Number Crunch: Laid-Off Workers Cut Spending, Hunt for Jobs as Extra Unemployment Benefits Run Out
The $600-a-week enhanced unemployment benefits, passed as part of a pandemic stimulus package in March, gave jobless workers the necessary cushion to survive these rocky economic times. But those benefits expired at the end of July, “leaving some laid-off workers trying to make ends meet six months into a pandemic that still doesn’t have an end.”
- At the start of September, around 13 million people were collecting state unemployment benefits, which cover most workers. Millions more are collecting checks through other federal and state programs — including one for gig economy workers.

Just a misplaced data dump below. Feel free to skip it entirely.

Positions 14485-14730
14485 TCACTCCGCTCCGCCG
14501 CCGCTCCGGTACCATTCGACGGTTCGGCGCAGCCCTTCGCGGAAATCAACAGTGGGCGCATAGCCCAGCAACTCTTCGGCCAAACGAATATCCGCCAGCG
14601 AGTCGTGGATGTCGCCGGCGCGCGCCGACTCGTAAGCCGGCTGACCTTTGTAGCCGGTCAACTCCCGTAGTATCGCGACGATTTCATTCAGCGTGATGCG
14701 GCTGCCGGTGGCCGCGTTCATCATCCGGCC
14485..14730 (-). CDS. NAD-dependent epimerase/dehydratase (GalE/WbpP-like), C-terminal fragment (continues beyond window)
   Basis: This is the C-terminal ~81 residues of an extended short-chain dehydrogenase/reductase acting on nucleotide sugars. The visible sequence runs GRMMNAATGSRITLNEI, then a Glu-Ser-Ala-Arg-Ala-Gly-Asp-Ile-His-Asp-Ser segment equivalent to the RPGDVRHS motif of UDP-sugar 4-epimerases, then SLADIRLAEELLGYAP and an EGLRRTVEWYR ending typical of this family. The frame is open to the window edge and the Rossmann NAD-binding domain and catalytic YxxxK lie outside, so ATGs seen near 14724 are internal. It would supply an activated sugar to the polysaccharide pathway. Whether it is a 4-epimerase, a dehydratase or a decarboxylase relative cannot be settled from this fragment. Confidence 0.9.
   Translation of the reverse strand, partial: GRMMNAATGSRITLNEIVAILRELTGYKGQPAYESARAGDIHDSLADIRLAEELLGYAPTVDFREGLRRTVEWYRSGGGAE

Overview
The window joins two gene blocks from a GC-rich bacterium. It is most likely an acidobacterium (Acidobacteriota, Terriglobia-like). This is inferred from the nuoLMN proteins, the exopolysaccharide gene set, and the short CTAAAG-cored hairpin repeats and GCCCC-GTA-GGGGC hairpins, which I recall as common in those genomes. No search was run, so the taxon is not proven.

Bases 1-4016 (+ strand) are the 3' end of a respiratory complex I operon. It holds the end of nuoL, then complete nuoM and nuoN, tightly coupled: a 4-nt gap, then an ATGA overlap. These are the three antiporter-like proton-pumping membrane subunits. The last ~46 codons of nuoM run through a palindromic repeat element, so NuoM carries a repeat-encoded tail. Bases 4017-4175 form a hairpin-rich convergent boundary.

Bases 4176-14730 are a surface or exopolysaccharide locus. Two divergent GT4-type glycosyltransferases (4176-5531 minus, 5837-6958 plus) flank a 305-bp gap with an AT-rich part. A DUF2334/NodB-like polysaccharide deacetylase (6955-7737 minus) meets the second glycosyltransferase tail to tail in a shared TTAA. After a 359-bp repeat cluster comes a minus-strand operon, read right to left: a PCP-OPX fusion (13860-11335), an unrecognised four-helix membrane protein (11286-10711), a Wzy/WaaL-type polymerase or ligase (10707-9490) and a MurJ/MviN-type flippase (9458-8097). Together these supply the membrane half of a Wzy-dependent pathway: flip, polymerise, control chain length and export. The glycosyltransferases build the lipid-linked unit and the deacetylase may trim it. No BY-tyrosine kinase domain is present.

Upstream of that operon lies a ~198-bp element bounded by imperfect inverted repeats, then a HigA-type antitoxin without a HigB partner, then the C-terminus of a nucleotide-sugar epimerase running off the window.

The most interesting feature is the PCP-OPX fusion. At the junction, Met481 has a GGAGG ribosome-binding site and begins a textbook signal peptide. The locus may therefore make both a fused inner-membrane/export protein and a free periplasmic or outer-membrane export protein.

- The unemployment rate has fallen to 8.4 percent from its pandemic peak of 15 percent. But that’s still well-above the pre-pandemic level of 3.5 percent.
- President Trump took action last month, assigning an additional $300 in benefits per week. But it will only last six weeks, and Congress has yet to find a long-term solution.
- Many jobless workers are still waiting on that $300, which means they are drawing on an average of $326 from regular state weekly unemployment benefits.
- University of Chicago economist Peter Ganong estimated the $300 in supplemental benefits put around 48 percent of workers above their previous income levels. In comparison, the $600 supplement put roughly 76 percent in a situation where they were making more money.
Justin Oh’s Two Cents